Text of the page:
Is SAFE mortgage reform law squeezing the real estate market?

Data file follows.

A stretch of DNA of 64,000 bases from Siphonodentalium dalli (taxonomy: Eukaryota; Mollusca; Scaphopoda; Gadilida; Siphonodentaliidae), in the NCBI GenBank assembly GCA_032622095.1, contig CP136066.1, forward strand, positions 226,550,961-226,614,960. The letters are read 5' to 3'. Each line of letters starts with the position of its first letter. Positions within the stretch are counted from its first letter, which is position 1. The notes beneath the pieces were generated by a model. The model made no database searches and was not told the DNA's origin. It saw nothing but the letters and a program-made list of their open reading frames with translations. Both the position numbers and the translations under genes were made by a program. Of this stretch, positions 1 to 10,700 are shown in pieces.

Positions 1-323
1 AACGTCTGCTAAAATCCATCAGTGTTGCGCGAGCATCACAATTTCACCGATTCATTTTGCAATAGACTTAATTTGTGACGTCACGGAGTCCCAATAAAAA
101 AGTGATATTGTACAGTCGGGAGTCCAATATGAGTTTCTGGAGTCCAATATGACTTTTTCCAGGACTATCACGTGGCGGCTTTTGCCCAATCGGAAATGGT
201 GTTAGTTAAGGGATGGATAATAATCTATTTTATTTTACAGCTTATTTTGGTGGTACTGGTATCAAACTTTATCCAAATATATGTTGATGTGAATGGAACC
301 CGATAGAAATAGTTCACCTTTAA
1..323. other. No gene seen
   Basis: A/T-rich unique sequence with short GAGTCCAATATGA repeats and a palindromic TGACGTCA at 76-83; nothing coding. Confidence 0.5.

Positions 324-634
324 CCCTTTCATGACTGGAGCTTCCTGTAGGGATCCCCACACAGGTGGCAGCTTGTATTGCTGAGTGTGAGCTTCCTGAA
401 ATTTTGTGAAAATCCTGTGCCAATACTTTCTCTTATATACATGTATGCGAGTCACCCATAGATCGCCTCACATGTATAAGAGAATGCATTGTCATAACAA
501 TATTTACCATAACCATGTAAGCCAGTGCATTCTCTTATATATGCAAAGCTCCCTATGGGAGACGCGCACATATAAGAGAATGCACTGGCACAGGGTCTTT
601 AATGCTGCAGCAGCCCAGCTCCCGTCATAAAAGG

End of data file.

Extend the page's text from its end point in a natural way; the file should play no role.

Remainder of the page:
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Despite state and federal measures to clarify the SAFE Act -- the sweeping legislative effort to regulate the nation's mortgage industry -- much uncertainty remains. By casting a wide licensing net for mortgage originators, the law has snagged attorneys, real estate brokers and even homeowners who provide seller-financing to buyers. At issue is what acts trigger the licensing requirement. For lawyers, it is "ancillary services" that lawyers provide to clients when attempting to negotiate mortgages and for Realtors, it is how many seller-financed real estate sales can an owner do in one year before becoming "habitually" engaged in the mortgage business.Both the U.S Department of Housing and Urban Development and the state Banking Department say the other is responsible for interpreting the language, but the real estate and legal communities are hungry for a straight answer.This lack of legal precision, along with an aggressive enforcement by the state banking commissioner, has put a wet blanket of caution over an already tepid real estate market, Realtors and lawyers claim."While the (SAFE Act) has been beneficial, it is so gray that you can't look at it and say, 'OK, we can do that'," said Matt Johnson, an attorney with Devine Millimet who represents the New Hampshire Association of Realtors.Johnson said he regularly advises Realtors "to be patient and be careful." Rules confusionThe federal Secure and Fair Enforcement Mortgage Licensing Act was enacted in 2008. It is designed to pressure states to pass similar provisions and begin licensing mortgage originators or live under the onerous federal legislation.The licensing process has proven to be difficult, requiring applicants to pass two tests, and undergo a criminal background and credit check.The state moved quickly -- faster than most other states -- and in 2009 adopted a local companion bill. Between the speed and severity of the state's law -- which state HUD director Greg Carson says is "one of the strictest laws" in the country -- it has been a rocky test run.Newly appointed state Banking Commissioner Ron Wilbur is sifting through the regulations."I understand the frustration," he said, "What we want is a workable statute that allows commerce to continue." The confusion, he said, is a result of the "broad-brush" approach that is often used when enacting sweeping "correcting" reforms, and they are followed by "adjustments for practicality."Last legislative session, two laws were approved -- one exempting accountants and certain other professionals from some of the licensing requirements and the other setting a maximum of three seller-financed sales per year -- but a last-minute amendment acknowledged that federal rules trump state law.HUD has the rulemaking authority, but can't exempt certain groups. In late July, a much-anticipated HUD final rule was released, but it provided a definition, not a number to the number of times a seller can provide financing.A licensee, it said, is someone "habitually" engaged in the mortgage business. Carson said these clarifications are best left to the states so they can custom-fit regulations.HUD has been criticized, he said, "for being too definitive or not definitive enough."Others, like John Splendore, a Manchester attorney and co-owner of United Title and Escrow Services, said, "the Banking Department needs to weigh in and provide some clarity."It, after all, has the enforcement authority and regularly writes advisory letters, he said.Thorny issueFrom the start, lawyers argued that they should remain exempt, like depository bankers, because they already operate under strict scrutiny and consumers would be denied legal representation if they were prohibited from negotiating financing arrangements.The thorny issue of foreclosure proceedings, especially short sales, has became a key issue, which was exasperated by the aggressive and singular business practice of Concord attorney Dan Dargon of helping clients modify their mortgages. Dargon's work was hardly ancillary, but he argued that as a lawyer he was exempt from the new licensing law. Few agreed, and recently the state Banking Department ordered him to pay more than $330,000 in fines and restitution for modifying mortgages without a license. His firm has since closed, and Dargon announced he plans to join the Army. The Realtors Association was concerned that sellers, who provided owner-financing -- which they argue is essential during tough times -- would be required to become licensed under SAFE. And, even with the state law setting a maximum of three seller-financed transactions, few lawyers will take the risk.Andy Smith, a real estate broker in Franconia, knows this well. He had a buyer and seller agree on terms that included seller financing to convey a multi-family property, but the seller's attorney advised against it. "The attorney was not going to go out on a limb," he said.Such caution may be unwarranted, but no one wants to be the test case, said Splendore."I'm hesitant to advise a client that it seems like you can (provide owner financing)," he said, "unless it is strictly commercial -- like a warehouse." (The SAFE Act only applies to residential properties.)Meanwhile, the real estate market sputters along, with a large inventory of residential properties and foreclosures, while slowing, still stubbornly high."It's dramatically affecting commerce," said Hampstead attorney Marie Sapienza, who's also a state representative. "I'm an attorney -- I want to help my client." But, until there is more clarity, she said, she feels she can't.

 

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